Israel was an agricultural nation: the importance of knowing the cycles of the earth would be of great importance to the Levites serving the nation as priests, and yet they lived largely urban lives.

Today, however, we are even more distant from the earth than those who lived in the Levite cities. We live lives unconnected to our survival: our food comes from groceries; most of us have never seen an animal slaughtered; and many of us do not even prepare our own food from the basic ingredients, but rather buy already prepared foods from a store or restaurant.

Those of us who are middle class or wealthier often have a little bit of yard in the front or back of our homes to raise a couple of tomatoes or squash in the summer. Those who have little money often do not even have the opportunity to do that!

In inner cities, many people have no recourse but to buy their food at stores which carry nothing greener than a head of iceberg lettuce. For a number of years now, there has been a quiet grassroots effort in a number of communities to take abandoned lots and clean them up, turning them into parks, or community gardens. The results of these projects often produce astonishing changes in a community.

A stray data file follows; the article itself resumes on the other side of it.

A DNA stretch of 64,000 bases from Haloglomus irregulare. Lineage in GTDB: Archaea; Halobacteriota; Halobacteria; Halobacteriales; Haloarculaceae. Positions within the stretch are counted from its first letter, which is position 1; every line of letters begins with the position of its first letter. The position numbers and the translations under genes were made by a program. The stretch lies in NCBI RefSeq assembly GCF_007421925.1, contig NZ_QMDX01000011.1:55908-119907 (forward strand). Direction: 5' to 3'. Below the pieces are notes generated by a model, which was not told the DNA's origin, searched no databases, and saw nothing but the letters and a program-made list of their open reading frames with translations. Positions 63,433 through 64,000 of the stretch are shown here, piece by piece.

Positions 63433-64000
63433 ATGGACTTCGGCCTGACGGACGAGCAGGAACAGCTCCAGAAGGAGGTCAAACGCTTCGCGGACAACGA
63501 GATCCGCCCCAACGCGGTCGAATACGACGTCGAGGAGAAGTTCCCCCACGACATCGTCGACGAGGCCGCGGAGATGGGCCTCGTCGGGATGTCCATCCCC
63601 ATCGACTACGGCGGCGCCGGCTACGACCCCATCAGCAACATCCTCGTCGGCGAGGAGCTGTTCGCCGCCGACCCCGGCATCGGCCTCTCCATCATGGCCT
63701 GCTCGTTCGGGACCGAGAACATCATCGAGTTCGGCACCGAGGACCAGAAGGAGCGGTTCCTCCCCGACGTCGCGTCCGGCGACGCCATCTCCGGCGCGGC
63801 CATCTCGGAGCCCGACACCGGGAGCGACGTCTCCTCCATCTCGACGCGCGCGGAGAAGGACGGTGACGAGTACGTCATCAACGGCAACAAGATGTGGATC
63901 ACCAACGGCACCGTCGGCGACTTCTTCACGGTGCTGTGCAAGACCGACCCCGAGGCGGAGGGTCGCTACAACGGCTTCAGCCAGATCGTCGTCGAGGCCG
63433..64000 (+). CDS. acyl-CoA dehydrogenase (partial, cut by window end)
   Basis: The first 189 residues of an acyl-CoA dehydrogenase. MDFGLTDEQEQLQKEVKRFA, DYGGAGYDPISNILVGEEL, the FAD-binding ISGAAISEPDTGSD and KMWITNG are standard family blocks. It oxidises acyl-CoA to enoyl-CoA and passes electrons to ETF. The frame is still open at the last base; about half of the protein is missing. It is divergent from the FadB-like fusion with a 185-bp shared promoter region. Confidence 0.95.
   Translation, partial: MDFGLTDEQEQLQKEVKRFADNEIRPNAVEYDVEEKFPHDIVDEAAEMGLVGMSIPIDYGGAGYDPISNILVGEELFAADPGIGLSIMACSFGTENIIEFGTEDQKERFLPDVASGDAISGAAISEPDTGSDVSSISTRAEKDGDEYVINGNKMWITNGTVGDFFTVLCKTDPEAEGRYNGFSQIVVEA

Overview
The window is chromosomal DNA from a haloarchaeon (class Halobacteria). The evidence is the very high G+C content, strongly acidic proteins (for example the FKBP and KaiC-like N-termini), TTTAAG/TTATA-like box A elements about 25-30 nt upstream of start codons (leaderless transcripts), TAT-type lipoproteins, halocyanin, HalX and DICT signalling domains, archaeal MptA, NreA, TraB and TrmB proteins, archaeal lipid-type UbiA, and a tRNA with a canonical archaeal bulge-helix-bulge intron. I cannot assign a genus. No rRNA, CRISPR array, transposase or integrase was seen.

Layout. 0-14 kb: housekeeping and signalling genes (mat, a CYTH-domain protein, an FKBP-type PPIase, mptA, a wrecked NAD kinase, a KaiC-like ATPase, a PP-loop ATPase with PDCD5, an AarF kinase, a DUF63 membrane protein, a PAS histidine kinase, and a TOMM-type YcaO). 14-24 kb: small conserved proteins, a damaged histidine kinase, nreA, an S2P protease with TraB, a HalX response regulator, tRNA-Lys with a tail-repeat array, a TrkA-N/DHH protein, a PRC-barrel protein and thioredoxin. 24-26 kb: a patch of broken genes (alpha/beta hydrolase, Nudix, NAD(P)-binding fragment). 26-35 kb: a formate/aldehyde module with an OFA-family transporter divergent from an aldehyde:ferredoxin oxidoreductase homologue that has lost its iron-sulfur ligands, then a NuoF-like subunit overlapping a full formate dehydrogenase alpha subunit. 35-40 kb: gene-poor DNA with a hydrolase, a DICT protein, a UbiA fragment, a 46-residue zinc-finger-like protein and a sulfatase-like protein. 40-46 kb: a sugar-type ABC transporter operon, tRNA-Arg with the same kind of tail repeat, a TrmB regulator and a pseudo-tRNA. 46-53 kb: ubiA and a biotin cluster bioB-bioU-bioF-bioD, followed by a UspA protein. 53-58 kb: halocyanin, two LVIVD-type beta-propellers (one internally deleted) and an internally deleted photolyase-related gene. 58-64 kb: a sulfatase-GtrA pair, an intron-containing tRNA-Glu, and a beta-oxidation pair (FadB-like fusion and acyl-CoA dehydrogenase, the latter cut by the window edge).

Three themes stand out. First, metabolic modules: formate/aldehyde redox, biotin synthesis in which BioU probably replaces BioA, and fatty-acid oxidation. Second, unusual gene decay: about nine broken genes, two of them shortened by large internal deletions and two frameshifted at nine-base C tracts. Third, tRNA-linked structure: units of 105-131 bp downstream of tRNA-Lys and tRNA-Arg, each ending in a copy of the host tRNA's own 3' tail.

When these empty lots are cleaned up, people take pride in them; the areas become safer as people watch to make sure their work is not harmed. They provide a space in which people have a chance to watch the product of their own labor come to fruit, and to see the miraculous processes of the earth.

But it is not only the poor that benefit from green space. The spaces in which plants can grow freely, without our being able to make a profit from it, give us a sense of nature and its holiness.